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Meet seven inventors who have made Florida a ‘powerhouse of innovation’

Margie Manning

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2021 inductees in the Florida Inventors Hall of Fame

The inventor of the Segway and a co-inventor of technology that revolutionized modern day computing are among the seven newest inductees in the Florida Inventors Hall of Fame.

The 2021 class also includes an engineering professor at University of South Florida who has pioneered advances to decontaminate water and develop biomedical solutions for acute diseases.

All of the inventors have a connection to Florida and have tackled challenging situations using world-changing innovation, said Paul Sanberg, chair of the advisory board for the Florida Inventors Hall of Fame. The organization, located at USF Research Park in Tampa, recognizes and commends Florida inventors whose achievements have advanced the quality of life for Floridians, the state and the nation. 

“This group of inventors is to be commended for their contributions to the state of Florida and our nation,” said Sanberg, who also is president of the National Academy of Inventors. “Together, they show that Florida is a powerhouse of innovation.” 

Here’s a closer look at each inductee.

Norma A. Alcantar, professor of chemical, biological and materials engineering at USF. She pioneered advances in chemical applications of plant-based molecules to decontaminate water in remote regions that lack access to drinking water, and in areas impacted by environmental and natural disasters. She also developed biomedical solutions based on this technology for novel therapies to fight Parkinson’s, Alzheimer’s and cancer. She further applied these technologies for sustainable agriculture and aquaculture. She hold 22 U.S. patents.

Mark Dean, professor emeritus at the University of Tennessee, former chief technology officer of the Middle East and Africa for IBM and IBM Fellow, and a Florida Atlantic University alumnus. He holds three of the nine patents for the original IBM PC, led the development of the one-gigahertz processor chip, and is one of the original inventors of the Industry Standard Architecture (ISA) “bus,” which permitted plug-in peripheral devices to be connected to computers, revolutionizing computer capability. He holds 43 U.S. patents. 

Roberta A. Goode, founder and president of Altrec LLC in Coral Springs, Florida. She also serves on the faculty of the University of Miami College of Engineering. She is a Florida native and alumna of University of Miami. Her breakthrough patents in valve designs for vascular catheters significantly advanced the field of minimally-invasive cardiac procedures and diagnostic procedures, and improved patient outcomes by preventing blood loss and reducing surgical risk. She holds four U.S. patents. 

Dean Kamen, president of DEKA Research and Development, Founder of FIRST (For Inspiration and Recognition of Science and Technology) and part-time Florida resident whose STEM education efforts through FIRST have impacted over 1 million students nationally and 10,000 students in Florida. Kamen is often referred to as the modern Thomas Edison due to the breadth and scope of his trailblazing inventions, including the Segway. He holds more than 440 U.S. patents, including for several medical devices.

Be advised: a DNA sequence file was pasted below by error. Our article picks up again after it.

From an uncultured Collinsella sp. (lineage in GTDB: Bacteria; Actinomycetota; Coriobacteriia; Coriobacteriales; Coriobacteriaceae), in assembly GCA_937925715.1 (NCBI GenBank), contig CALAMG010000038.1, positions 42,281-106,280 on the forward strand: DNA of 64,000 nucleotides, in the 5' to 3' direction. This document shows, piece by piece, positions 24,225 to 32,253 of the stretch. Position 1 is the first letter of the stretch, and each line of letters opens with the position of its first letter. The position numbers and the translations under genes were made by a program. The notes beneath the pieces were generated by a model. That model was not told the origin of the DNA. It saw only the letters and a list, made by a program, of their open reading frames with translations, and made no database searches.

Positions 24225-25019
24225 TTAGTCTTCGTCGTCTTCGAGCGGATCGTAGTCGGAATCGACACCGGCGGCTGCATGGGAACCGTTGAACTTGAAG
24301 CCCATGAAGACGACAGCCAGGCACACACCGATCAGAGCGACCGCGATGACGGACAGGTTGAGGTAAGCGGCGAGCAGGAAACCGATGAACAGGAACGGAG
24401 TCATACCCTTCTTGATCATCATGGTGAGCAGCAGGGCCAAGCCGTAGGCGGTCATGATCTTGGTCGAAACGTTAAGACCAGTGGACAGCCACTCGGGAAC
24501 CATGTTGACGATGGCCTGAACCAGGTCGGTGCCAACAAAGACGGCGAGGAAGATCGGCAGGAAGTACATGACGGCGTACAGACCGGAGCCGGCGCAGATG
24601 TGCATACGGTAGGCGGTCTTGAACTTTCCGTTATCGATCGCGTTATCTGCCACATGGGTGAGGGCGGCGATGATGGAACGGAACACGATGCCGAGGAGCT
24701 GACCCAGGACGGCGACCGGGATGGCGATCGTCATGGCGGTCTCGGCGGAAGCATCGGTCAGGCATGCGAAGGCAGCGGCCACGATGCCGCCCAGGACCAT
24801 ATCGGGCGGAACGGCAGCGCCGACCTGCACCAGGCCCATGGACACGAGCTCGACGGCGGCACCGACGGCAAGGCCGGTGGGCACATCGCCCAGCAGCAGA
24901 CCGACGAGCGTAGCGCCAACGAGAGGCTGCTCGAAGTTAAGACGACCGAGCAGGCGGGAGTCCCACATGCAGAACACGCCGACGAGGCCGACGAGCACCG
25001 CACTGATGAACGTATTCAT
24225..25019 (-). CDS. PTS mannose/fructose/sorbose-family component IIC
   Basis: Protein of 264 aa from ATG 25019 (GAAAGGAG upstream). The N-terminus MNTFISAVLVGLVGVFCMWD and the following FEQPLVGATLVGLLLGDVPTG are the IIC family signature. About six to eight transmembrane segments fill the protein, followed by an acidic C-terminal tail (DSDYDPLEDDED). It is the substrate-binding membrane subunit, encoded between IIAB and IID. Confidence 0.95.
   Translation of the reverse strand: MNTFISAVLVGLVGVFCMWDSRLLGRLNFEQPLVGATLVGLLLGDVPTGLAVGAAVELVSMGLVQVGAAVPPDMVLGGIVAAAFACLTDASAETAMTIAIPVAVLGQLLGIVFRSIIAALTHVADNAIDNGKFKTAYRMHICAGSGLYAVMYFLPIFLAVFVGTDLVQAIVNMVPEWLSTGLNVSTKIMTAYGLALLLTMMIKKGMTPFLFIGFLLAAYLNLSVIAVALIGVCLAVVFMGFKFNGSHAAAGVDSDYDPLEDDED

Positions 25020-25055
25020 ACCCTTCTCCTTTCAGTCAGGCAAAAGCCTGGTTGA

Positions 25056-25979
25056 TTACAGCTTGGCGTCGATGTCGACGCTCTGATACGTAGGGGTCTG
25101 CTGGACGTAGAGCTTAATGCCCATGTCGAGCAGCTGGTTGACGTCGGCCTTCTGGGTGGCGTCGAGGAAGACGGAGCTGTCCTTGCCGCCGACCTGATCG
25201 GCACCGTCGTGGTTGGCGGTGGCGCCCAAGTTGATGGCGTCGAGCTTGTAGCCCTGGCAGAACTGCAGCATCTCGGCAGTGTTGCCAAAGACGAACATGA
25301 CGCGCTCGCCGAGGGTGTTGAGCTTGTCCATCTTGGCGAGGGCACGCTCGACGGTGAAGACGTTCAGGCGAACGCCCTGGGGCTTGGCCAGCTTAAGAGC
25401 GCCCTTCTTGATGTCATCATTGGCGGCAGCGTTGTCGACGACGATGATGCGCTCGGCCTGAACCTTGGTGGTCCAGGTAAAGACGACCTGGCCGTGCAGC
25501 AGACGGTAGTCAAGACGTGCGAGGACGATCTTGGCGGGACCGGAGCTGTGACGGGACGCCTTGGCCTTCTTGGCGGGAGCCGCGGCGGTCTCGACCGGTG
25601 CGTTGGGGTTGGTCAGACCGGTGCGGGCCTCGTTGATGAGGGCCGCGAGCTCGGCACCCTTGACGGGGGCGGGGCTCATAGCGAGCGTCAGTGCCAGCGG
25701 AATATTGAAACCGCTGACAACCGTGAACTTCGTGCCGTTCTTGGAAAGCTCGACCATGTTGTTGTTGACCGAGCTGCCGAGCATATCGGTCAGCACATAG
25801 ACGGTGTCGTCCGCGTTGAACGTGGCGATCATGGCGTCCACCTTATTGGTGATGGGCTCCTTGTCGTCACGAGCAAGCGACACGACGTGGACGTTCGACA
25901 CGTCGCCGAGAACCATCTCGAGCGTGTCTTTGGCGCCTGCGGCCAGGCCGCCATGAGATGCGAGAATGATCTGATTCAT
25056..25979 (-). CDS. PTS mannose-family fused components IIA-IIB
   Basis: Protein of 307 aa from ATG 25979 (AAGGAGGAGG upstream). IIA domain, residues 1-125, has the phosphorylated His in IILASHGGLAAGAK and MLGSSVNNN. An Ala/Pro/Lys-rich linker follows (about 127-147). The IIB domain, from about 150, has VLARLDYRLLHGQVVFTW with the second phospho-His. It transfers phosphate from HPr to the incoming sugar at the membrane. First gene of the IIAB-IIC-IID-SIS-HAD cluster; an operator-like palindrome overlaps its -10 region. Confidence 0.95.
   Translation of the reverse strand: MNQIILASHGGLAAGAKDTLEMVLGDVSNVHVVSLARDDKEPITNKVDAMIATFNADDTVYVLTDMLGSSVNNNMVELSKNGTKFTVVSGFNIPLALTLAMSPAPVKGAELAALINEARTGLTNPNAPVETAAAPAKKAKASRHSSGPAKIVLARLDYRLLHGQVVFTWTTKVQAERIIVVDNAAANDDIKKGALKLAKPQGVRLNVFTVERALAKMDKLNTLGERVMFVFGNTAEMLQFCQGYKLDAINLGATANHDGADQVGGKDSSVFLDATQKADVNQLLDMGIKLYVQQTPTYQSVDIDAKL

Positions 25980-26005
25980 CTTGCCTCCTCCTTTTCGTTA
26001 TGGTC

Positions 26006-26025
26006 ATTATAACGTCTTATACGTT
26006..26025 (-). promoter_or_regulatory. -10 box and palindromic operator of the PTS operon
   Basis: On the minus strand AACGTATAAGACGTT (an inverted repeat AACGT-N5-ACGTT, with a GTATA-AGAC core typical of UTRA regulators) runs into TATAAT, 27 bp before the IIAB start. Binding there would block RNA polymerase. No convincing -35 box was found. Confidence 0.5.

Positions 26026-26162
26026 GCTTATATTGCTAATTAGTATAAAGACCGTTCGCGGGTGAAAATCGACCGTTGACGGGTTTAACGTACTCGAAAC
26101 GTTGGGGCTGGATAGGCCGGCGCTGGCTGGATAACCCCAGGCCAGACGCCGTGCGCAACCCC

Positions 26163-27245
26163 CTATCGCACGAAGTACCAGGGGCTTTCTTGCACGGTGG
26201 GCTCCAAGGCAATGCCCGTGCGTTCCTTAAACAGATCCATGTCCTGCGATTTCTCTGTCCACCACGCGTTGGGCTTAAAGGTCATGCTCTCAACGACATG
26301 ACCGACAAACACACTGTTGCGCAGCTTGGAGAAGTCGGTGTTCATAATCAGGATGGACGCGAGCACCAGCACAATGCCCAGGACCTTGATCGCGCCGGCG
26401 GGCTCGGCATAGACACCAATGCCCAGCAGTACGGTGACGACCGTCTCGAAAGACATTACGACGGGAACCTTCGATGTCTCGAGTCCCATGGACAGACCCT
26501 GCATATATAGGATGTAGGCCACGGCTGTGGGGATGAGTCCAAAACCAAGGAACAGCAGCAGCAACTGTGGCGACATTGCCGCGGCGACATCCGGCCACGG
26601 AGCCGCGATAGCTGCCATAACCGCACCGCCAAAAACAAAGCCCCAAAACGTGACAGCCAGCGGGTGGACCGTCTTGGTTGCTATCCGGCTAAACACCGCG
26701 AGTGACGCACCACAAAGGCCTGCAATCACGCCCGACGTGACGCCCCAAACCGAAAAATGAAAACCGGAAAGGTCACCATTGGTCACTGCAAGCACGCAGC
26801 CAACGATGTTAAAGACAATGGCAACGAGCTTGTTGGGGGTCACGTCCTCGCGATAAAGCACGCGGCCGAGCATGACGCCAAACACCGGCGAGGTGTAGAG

Susann Keohane, IBM global research leader for the Aging Initiative, Watson Health & Healthy Aging Innovation Leader, IBM Master Inventor, and University of Florida alumna. She holds a series of patents in autonomous vehicles, and is responsible for advances in artificial intelligence, machine learning and Internet of Things that are transforming technology for people with disabilities and the aging population. She holds 137 U.S. patents. 

David M. Kotick, senior science technical manager for live, virtual, and constructive simulation and training at the Naval Air Warfare Center Training Systems Division in Orlando, and University of Central Florida alumnus. His work integrating digital communications across live and virtual training environments has significantly advanced simulated training for the U.S. military and benefited overall readiness. He holds five U.S. patents.

Rajiv K. Singh, vice president at Entegris and professor emeritus in the Department of Materials Science and Engineering at the University of Florida. He is one of the original developers of pulsed laser deposition and the inventor of chemical mechanical polishing for mechanically hard advanced electronic materials used in manufacturing of smart phones, advanced silicon carbide electronics for electric vehicles, 5G  communications and more. He holds 26 U.S. patents. 

The 2021 Inductees constitute the eighth class to be inducted into the Florida Inventors Hall of Fame. They will be recognized at the 7th Annual Induction Ceremony and Gala, Friday, Nov. 5 at the Tampa Marriott Water Street. 

Since its founding in 2013, the Florida Inventors Hall of Fame has inducted 58 inventors, who collectively hold more than 3,675 U.S. patents. 

Related: Actress Hedy Lamarr among eight Florida Inventors Hall of Fame inductees

 

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